B12. ‘The EU is democratic’ – various

See above. Also, see http://ottocr.at/125/

 

B13. ‘The EU is more democratic than the UK’ – Alan Butt Philip, former Reader Honorary Reader in European Integration, University of Bath.

Yes, I know, I believe he drew on my work. Naturally, I agree with him.

 

B14. “There is no prospect of Turkey joining the EU in decades.”

If Turkey were to join, what would be so terrible about that? What’s your problem with Turkey? Turkey could only join if it fulfilled the Copenhagen Criteria and after fundamental reform and restructuring of its economy and political environment, and it would be a fantastic thing if it got to this point, and a great boost for Europe’s security and prosperity.

 

B15. ‘No one wants a United States of Europe’ – Guy Verhofstadt.

I want a United States of Europe.

 

B17. “EU roaming charges now down to near-zero; gone entirely next year. Consumers are better off remaining in the EU.”

Roaming charges within the EU are now gone. Not all UK providers have promised to continue to respect EU rules once the UK leaves. Note that roaming in non-EU European countries eg Switzerland is still incredibly expensive.

 

B18. ‘The UK is more secure in the EU’ – Michael Fallon. Security Expert and Government advisor Colonel Richard Kemp disagrees.

Richard Kemp is a foaming europhobe, not a serious figure, on the political fringe, and not someone I could ever take seriously. Of course the UK is more secure in the EU – I mean, just look at the reality.  http://ottocr.at/european-consolidation-and-disintegration-past-and-future/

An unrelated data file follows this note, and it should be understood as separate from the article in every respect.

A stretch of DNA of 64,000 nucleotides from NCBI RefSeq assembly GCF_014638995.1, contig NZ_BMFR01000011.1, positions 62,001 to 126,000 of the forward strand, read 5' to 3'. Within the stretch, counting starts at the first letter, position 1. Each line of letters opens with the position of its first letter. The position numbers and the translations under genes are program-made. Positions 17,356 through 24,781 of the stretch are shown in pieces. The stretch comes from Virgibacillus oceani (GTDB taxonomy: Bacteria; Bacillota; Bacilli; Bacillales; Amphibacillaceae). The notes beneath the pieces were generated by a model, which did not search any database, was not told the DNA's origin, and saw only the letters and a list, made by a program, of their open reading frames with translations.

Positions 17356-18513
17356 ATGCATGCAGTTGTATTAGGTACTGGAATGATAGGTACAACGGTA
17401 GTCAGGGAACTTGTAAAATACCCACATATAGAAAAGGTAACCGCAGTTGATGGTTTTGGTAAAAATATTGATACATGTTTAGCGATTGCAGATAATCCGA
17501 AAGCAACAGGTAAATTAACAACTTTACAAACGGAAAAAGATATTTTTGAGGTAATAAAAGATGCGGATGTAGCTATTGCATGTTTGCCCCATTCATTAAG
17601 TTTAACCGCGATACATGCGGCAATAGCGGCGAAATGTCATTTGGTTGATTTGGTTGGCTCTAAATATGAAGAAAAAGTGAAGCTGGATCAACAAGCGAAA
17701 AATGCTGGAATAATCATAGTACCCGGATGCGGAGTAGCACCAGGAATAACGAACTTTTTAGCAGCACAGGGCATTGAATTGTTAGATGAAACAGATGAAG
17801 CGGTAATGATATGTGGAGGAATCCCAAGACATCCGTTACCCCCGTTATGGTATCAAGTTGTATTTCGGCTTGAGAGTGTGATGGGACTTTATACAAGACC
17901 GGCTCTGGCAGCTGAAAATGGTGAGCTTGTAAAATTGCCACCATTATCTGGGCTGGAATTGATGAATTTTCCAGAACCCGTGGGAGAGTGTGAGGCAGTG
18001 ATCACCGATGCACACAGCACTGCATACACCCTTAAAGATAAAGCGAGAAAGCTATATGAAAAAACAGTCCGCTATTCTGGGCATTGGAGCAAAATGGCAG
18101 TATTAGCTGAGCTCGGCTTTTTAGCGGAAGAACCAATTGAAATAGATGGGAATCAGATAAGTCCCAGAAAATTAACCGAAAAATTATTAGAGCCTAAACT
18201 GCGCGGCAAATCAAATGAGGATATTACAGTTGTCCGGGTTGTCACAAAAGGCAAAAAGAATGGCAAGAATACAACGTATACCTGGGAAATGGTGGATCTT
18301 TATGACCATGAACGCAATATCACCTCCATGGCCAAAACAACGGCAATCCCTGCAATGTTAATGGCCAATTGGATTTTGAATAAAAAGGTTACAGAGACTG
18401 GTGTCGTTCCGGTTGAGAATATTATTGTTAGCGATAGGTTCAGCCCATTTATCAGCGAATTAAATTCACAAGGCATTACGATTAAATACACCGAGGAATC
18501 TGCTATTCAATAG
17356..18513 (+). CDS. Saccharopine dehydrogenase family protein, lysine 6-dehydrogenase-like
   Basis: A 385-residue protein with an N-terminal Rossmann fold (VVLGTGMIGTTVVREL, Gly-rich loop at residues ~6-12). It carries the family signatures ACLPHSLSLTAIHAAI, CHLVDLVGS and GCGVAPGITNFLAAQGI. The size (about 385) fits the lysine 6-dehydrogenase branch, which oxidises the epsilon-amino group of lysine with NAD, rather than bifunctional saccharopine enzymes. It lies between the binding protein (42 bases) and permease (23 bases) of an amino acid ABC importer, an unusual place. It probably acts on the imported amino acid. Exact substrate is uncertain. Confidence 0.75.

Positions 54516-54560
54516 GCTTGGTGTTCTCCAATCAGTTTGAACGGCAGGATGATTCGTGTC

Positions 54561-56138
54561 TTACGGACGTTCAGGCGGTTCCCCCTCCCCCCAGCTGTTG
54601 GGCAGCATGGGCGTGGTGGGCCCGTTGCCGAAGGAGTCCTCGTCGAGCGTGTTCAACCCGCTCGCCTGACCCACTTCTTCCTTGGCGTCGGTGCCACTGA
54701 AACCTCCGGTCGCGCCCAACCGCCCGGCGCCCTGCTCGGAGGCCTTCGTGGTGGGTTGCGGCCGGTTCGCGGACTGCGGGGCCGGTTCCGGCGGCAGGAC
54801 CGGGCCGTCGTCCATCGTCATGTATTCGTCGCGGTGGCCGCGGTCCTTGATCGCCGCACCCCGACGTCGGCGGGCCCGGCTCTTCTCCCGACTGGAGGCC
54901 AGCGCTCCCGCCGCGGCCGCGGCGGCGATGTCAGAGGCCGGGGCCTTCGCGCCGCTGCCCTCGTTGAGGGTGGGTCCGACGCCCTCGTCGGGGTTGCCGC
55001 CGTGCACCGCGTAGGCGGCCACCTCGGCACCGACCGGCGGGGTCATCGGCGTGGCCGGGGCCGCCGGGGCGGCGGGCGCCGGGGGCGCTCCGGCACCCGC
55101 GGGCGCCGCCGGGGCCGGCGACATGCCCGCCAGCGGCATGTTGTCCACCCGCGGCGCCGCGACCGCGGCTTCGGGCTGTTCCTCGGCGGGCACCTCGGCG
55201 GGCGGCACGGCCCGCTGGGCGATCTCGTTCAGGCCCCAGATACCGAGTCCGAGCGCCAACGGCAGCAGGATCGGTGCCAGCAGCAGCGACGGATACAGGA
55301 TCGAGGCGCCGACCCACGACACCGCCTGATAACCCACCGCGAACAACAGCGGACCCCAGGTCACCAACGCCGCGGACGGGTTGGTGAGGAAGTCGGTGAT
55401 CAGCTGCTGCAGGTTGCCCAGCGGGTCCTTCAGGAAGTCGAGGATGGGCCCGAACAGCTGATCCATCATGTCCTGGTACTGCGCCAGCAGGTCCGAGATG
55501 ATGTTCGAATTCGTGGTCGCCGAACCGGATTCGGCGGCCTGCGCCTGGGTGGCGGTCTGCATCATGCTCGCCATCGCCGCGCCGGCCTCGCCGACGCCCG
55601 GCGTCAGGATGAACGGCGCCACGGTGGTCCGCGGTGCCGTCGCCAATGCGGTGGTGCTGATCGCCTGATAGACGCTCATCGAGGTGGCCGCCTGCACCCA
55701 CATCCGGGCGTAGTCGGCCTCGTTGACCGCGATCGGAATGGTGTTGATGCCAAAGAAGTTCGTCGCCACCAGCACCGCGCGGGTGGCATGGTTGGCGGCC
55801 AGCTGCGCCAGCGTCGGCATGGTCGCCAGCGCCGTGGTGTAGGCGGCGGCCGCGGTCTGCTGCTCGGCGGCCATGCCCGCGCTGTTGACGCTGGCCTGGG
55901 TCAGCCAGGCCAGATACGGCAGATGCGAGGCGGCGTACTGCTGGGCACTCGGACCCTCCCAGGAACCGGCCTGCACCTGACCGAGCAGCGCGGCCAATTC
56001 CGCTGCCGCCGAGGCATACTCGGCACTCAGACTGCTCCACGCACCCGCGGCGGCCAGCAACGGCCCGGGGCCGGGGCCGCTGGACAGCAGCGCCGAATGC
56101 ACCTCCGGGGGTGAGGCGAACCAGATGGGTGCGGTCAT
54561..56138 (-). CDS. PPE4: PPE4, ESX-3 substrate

C: POST-RESULT REMAIN LIES

C1. ‘We need the EU to protect human rights’

You: “We were hardly under a regime which abused human rights before we joined the EU. We can also protect human rights with domestic legislation, we don’t need the EU to do this. It is also worth noting that EU human rights protection is less than 10 years old. We were doing okay before that, weren’t we?”

This is incredibly complacent. If you look at how the current government is treating asylum seekers, refugees, foreign nationals, the disabled, how can you trust it to respect your human rights? It wants to gut the Human Rights Act, and you trust them because, what, they are British? That’s incredibly complacent and naïve. Human rights need protecting. Seeing what has happened to the UK Home Office under Theresa May, I would not trust her or her government for one second with my human rights.

You said: “Also, EU law allows for the killing of citizens by the state.”

Capital punishment is expressly forbidden by the EU Treaties. What you are referring to relates to the use of force by the state’s law enforcement and military. Are you saying that the UK post-Brexit will make it illegal for its police or its military to use lethal force?

 

C2. ‘Voting to leave the single market was not on the ballot paper’; or ‘There is no mandate to leave the single market’.

You fall into further sophistry. We all know what was on the ballot paper (a simplistic and imprecise binary question). How that result should be interpreted was left entirely open to question and debate, a debate which we are not having because the UK government led by Leave ayatollahs has stamped on it. It is perfectly possible to be outside the EU but in the Single Market, and this is exactly what all prominent Leave campaigners promised would happen. There are trade-offs which mean that it would come at a cost, but that is a debate which should be had, not suppressed.

 

C3 ‘The referendum was advisory’ so can be ignored – AC Grayling